|In this issue:||Dear Friend of
We are very, very close! Thank you very much for your contributions and your prayers this past month. Your continuing support is essential to our mission. Thank you! July brought a little bit of everything. Blue skies, hard rain, dense smoke and several days of drizzle and fog when the daytime highs were +49° and the daytime lows were +48°! Miraculously, the weather always cooperated whenever we'd scheduled outside work. Thank you, Lord! Meanwhile, all of the heavy items for the new building arrived safely and are now secure inside the new building. We offer our sincerest prayers of gratitude to everyone who is helping to make our upgrade to 25,000 Watts possible.
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|HEAVE-HO! On August 1st, Randy Pomeranzís crew gently hoisted the largest of the huge transmitter crates into the new building. This carton weighed 1,300 pounds; the other three weighed 700 to 800 pounds apiece. Our thanks to Sitnasuak Native Corporation for the fancy hydraulic forklift.|
|INSPIRATIONAL SPOT: I watch a stonecutter put hammer to chisel and strike the stone one hundred times. The stone breaks on the one hundred-first blow. Yet I know that it was not the one hundred-first blow which produced the break, but the one hundred which preceded it.|
Please consider adding missions like KNOM to your will. Your generosity
can help vital work of the Church survive far into the future. God bless
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|4,000 POUNDS of equipment sit on top of a flatbed truck in front of the KNOM studio building, just before the 3-1/2 mile trip on the gravel Nome-Council road to the tundra transmitter site. Les Brown poses with the heavy load. It's Les and Tom Busch who are installing the new system.|
|INSPIRATIONAL SPOT: A day hemmed in prayer seldom unravels.|
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|The last 400 feet of the equipment's journey was the toughest, guiding the flatbed truck backward along KNOMís narrow and extremely bumpy and rocky driveway. Workers had to be especially careful not to tip the truck sideways, lest the top-heavy load pull the truck over. The entire transmitter is visible, shipped in the two tallest crates. The short crate at left contains the transmitter's 720-pound power transformer. To the rear is the immense antenna tuning unit. All of the gear was delicately placed inside the new building August 1st and uncrated on August 2nd.|
|INSPIRATIONAL SPOT: We never want to underestimate the miracles of grace worked in the lives of ordinary people set aflame by the personal experience of Jesus and His mission.|
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CURRENT: KNOM general manager Tom Busch checks the inside of the new
antenna tuning unit, where massive coils were designed to carry the high
current of the 25,000 Watt radio signal to the antenna. The assembly was
built by Kintronic Laboratories of Bristol, TN.
THE "ARMSTRONG" METHOD: (Left) Electrician Roger Augdahl positions lumber at the building entrance to haul the power transformer the final few feet by "Armstrong" (we all tug by hand!). Les Brown, pictured, Tom Busch, and one of Randyís workers provided the muscle.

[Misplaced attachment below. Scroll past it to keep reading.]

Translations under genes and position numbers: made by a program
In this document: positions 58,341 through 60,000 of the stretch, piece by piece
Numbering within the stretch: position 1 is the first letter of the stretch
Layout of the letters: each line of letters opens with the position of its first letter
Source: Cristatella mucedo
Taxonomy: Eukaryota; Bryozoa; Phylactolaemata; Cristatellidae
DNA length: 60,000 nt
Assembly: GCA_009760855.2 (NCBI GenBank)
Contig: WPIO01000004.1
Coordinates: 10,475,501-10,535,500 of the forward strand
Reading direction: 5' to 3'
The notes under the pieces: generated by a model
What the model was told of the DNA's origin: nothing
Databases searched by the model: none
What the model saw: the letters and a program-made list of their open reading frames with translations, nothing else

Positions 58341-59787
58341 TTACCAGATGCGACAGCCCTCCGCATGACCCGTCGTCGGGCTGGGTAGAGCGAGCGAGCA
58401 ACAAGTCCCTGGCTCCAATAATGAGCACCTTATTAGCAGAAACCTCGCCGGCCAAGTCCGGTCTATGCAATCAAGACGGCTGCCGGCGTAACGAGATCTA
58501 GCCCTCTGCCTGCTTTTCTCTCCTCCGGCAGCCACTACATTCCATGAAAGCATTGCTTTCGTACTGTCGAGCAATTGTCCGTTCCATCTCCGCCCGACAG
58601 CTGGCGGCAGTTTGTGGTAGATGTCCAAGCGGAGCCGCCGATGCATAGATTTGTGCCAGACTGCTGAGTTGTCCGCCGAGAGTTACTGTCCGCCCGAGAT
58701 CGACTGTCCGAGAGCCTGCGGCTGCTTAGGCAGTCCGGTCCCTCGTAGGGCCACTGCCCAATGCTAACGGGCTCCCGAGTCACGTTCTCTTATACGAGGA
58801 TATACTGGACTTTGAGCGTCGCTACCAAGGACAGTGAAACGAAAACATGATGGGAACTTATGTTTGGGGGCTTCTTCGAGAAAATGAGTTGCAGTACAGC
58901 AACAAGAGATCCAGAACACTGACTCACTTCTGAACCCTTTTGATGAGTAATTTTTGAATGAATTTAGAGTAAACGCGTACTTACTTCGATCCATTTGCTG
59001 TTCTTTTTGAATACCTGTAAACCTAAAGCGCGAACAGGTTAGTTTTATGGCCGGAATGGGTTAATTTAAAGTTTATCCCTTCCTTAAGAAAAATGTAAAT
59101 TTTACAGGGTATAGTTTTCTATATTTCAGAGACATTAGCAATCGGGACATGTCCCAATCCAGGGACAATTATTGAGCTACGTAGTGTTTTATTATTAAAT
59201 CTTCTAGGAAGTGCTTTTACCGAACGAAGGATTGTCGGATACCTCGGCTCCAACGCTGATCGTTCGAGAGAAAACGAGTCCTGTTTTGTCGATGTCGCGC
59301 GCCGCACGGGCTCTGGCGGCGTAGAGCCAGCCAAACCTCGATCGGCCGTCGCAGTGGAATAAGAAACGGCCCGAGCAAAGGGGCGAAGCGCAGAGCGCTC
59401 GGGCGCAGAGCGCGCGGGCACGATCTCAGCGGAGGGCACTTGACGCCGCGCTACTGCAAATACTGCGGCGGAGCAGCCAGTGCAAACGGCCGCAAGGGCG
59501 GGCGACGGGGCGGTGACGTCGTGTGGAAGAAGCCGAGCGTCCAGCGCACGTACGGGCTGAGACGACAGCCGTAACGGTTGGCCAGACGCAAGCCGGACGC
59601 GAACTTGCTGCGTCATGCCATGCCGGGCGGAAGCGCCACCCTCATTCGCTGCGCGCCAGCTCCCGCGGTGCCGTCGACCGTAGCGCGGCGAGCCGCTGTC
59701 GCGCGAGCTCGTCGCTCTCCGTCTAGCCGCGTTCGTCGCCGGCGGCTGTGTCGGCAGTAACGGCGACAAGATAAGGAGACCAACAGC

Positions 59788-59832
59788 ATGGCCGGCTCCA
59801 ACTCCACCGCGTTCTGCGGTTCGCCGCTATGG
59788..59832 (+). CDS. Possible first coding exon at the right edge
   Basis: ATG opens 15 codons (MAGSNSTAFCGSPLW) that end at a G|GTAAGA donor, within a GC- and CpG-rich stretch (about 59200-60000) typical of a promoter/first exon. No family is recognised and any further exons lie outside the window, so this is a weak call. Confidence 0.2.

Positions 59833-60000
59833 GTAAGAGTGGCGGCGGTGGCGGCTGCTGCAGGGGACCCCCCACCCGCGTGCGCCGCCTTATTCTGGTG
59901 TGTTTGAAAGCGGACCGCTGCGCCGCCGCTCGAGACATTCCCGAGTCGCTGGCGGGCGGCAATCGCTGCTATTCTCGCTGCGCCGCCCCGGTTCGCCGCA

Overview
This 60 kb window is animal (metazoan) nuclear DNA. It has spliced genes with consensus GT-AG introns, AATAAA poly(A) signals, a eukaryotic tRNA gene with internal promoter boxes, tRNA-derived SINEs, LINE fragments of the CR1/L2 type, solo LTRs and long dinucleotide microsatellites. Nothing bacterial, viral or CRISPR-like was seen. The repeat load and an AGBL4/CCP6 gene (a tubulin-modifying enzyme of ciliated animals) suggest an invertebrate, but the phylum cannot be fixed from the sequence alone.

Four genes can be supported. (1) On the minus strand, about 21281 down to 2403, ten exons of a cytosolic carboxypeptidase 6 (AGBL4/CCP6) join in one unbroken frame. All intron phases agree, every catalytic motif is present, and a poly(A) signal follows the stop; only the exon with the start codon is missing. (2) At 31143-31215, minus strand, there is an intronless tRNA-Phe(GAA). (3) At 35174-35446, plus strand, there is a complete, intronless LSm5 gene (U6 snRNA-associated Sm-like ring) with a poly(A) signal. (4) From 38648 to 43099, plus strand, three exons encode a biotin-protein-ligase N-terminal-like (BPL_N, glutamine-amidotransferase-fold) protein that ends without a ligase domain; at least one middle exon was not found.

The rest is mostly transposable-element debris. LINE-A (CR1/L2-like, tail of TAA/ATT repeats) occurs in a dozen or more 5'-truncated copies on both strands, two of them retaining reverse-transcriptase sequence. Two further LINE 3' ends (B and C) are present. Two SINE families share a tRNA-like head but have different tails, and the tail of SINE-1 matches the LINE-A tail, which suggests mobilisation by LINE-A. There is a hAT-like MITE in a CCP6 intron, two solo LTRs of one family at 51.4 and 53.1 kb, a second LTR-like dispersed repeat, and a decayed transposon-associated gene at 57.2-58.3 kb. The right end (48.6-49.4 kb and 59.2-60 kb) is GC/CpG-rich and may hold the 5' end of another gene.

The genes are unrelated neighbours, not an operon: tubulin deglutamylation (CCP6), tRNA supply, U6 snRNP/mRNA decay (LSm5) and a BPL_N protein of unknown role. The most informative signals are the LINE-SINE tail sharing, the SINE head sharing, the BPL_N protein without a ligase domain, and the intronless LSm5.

|INSPIRATIONAL SPOT: Hope looks for the good in people instead
of harping on the worst. Hope opens doors where despair closes them. Hope
discovers what can be done instead of grumbling about what cannot be done.
Hope draws its power from a deep trust in God and the basic goodness of
human nature. Hope regards problems, large or small, as opportunities.
Hope is a good loser because it has the divine assurance of final victory.
--Father James Keller, MM, Founder of the Christophers
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|ĎHERDí THE NEWS? In July, a herd of about 400 reindeer made the golden beach of Nome their home, wandering between one and three miles from town. According to reindeer experts, reindeer hoof it to the shore once in a while, looking for salt from the Bering Sea.|
|INSPIRATIONAL SPOT: Jesus said: "I came so that all may have life and possess it in abundance." --John 10:10|
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|A hearty thank
you to 1993-94 KNOM volunteer Stephanie Welsh (left). In Nome for a visit,
Stephanie generously filled in for Tom Busch on the air, allowing Tom to
devote his full energy to the transmitter replacement project. Thanks,
THERE'S LOTS MORE GOING ON, like the 50,000 acre tundra fire only 50 miles northeast of Nome, and the 500,000 acre fire about 250 miles to the southeast, a call-in program on subsistence hunting and fishing, but we're completely out of space. With good fortune, we will be transmitting from the new building about August 15th, first with 10,000 Watts, then 25,000, possibly in September. Thank you again for your generous contributions and your prayers, both of which we need to keep our mission work thriving. We know that Our Lord will bless you a thousand times over.
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